‘Twas the Night Before Christmas

Manger2012

`Twas the night before Christmas, when all through God’s house
Not a creature was stirring, not a wife, not her spouse;

The children were restless, all crammed in their pews,
The thought of their presents they could not refuse;

The stockings were waiting, hung at home with great care,
In hopes that some people soon would be there.

The pastor in vestments for obvious reason,
Had just settled her brain after a long Advent Season.

When out from the lectern there arose the old story,
Of a Child in a manger, born in such glory.

Yet none sprang from his seat, nor gasped in great wonder.
All had heard the story, both hither and yonder

Of how God came to earth, in form of a boy,
To bring peace to earth, and life and joy.

The pastor she spoke, in voice strong and bold,
The story of Christmas, that she retold.

Had it all become trite now; did it still matter?
For life’s full of problems, much sorrow, and clatter.

The bills, they were mounting; the jobs, full of stress,
And all folks were dealing with demands and duress.

And sickness, no stranger to God’s people on earth,
Suff’ring and death had robbed many of mirth.

Problems and mem’ries which live in the mind,
Guilt, fear and vices, the heart they do bind.

When all of these troubles fine people do ponder,
Their minds fill with dread; they start then to wonder:

“How could a Baby born years ago past,
Bring balm for our sorrows, hope that will last?

How can that story heard so many a time
Bring any more help than an old children’s rhyme?”

So knowing what fear and worry can do,
The pastor spoke thusly on Luke chapter two:

“I read you this evening of peace come to earth,
So familiar the story, this one of Christ’s birth.

Born to a maiden, in a stable so bare,
Some shepherds, they came, to worship Him there.

Then angels appeared in garments so hoary,
‘Peace to all men, and to God be the glory’.

This baby grew up, like you and like me,
He even would work by carving a tree.

He taught for three years in old Israel land,
And proclaimed a deep peace that could never be banned.

But much more than teaching and preaching did he,
He became love incarnate, exuding pure chi.

For this baby was born for one purpose only,
A purpose so noble, yet painful and lonely.

To become fully human, divine light reveal
Till the darkest of hearts would with hope learn to squeal.

And the outcasts he greeted with a grace not conceited.
Till meekest among us rejoiced undefeated.

For his goal was no less than to free up the world
From the fear, greed and meanness in which it had whirled.

Not surprisingly big wigs began to decry
How he mirrored divine love with twinkling eye

Infusing great faith in the powerless masses
Till they trusted their own Light, both lads and lasses.

With trees He did work, and on a tree He did die,
Then buried by some friends in a grave site nearby.

An innocent man had died for a reason;
Liberation from hate that was so in season.

Then inside the tomb there arose such a clatter,
Guards rose from their slumber to see what was the matter.

An angel appeared, tossed aside that great rock,
The guards all stood frozen, amazed and in shock.

`Fear not’, the beginning of all angel message,
`Life has returned to remove every vestige

Of small hearts, separation and all fear of hell,
Till you see God in each face, wherever you dwell.’

That God is in us is a truth elementary,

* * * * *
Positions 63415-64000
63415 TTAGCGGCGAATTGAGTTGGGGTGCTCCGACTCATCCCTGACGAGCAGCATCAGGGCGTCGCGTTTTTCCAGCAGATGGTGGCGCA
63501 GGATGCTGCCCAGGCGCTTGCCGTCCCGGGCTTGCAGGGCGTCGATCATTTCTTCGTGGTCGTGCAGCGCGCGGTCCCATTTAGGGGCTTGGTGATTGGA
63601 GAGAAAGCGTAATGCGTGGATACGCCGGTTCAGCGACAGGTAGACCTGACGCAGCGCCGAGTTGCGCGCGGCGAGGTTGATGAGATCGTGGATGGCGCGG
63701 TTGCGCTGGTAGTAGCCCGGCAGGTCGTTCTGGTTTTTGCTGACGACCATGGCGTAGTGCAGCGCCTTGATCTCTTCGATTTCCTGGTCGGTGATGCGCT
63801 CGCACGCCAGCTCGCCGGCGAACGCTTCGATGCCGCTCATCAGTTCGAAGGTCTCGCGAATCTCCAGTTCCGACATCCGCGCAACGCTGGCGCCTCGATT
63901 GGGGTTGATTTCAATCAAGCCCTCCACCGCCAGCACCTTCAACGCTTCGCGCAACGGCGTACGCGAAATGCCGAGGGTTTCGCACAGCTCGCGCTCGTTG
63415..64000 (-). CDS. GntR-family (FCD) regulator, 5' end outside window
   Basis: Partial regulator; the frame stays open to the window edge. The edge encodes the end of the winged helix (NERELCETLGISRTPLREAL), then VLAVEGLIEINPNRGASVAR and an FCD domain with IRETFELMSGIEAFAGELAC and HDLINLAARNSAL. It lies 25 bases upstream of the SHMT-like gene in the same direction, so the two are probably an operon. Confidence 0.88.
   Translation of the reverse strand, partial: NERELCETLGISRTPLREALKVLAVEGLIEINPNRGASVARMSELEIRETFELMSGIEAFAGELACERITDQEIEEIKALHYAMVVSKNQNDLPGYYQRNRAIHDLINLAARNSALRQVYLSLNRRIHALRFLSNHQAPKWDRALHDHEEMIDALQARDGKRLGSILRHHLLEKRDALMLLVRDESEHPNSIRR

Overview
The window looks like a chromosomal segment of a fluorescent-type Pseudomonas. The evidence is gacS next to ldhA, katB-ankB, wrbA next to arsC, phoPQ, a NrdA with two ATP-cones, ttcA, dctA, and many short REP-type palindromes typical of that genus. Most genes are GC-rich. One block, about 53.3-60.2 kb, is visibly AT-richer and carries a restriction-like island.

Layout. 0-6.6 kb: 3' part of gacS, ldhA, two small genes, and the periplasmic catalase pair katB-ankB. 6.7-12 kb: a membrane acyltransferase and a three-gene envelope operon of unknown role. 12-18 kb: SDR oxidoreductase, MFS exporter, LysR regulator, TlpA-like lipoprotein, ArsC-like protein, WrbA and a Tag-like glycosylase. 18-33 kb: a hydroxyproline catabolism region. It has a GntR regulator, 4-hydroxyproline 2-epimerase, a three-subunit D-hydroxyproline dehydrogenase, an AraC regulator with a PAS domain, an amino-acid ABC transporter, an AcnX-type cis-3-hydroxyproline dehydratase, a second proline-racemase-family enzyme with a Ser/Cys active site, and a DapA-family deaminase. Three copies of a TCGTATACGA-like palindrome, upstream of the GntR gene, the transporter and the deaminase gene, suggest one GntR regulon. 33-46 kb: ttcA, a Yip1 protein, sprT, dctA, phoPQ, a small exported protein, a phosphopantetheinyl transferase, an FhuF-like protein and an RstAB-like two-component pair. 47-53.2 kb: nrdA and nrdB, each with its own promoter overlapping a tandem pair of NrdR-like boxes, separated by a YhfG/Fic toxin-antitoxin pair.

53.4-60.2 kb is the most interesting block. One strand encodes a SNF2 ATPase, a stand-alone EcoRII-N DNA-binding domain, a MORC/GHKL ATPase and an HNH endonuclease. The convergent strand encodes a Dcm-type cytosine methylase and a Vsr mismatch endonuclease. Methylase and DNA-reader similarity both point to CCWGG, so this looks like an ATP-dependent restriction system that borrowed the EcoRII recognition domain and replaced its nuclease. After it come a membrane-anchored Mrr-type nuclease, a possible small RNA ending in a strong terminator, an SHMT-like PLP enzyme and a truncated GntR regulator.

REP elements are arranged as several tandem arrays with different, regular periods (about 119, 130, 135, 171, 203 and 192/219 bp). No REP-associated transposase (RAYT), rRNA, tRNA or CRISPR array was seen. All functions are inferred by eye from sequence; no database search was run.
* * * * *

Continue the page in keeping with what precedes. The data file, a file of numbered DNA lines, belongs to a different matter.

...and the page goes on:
That reaches down into this twenty-first century.

So on this night before Christmas, to all in God’s house,
Bless you, all creatures, even if you’re a louse.

For a Child has been born for me and for you,
To rekindle Inner Light and give us a clue

Of a joy all around us, a hope and a cheer
That connects ev’ry person throughout the new year.

Whatever your problem with me now take heart,
Divine Life is within us, let’s make a fresh start.”

Then the pastor concluded with an unusual plea,
She called out their names, and did so with glee.

“Now, Scottie! Now, Herbie! Now, Miss Jane and Val’rie!
On Omar! On Sarah! On  Anya and Mall’ry!

A Child was born that first Christmas night,
Let hope be reborn, no matter your plight.

Out to the world, we go with the story,
Of a Cosmos that loves us and gives us such glory.”

They sprang to their cars, to their friends they gave greeting,
And away they all flew, for time, it was fleeting.

But I heard them exclaim, ere they drove out of sight,
“Happy Christmas to all.  And to all a good night.”

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8 Responses to ‘Twas the Night Before Christmas

  1. Monette L. Taylor says:

    A wonderful poem, Scott! You did a great job including all that is special about Christmas. Hope you, Herb and the “girls” have a wonderful Christmas and great 2013! Love you!

    • scott says:

      Thank you Monette! Wishing you and Ed a fantastic Christmas and amazing new year. You will be in our hearts and thoughts. Love, Scott

  2. Sylvie says:

    Lovely! Thank you and Merry Christmas to you too!

  3. Hannah says:

    Scott,
    I ponder with you in amazement ….thank you…Hannah

    • scott says:

      Dear Hannah, thank you for always being a friend willing to wade with me into the Mystery. Love, Scott

  4. Scott, this was such a delight to read – so engaging and creative. Thank you for the gift you have given through this poem. And as we step closer to Christmas may it fill your heart and soul with the promise Christmas holds – God is with us!
    Bless you

    • scott says:

      Dear Jean, I am so glad you enjoyed the poem and am grateful for you taking the time to share your encouraging words. Thank you always for your gift of mirroring back the presence of the divine within and all around us…God with us. Love, light and blessings, Scott

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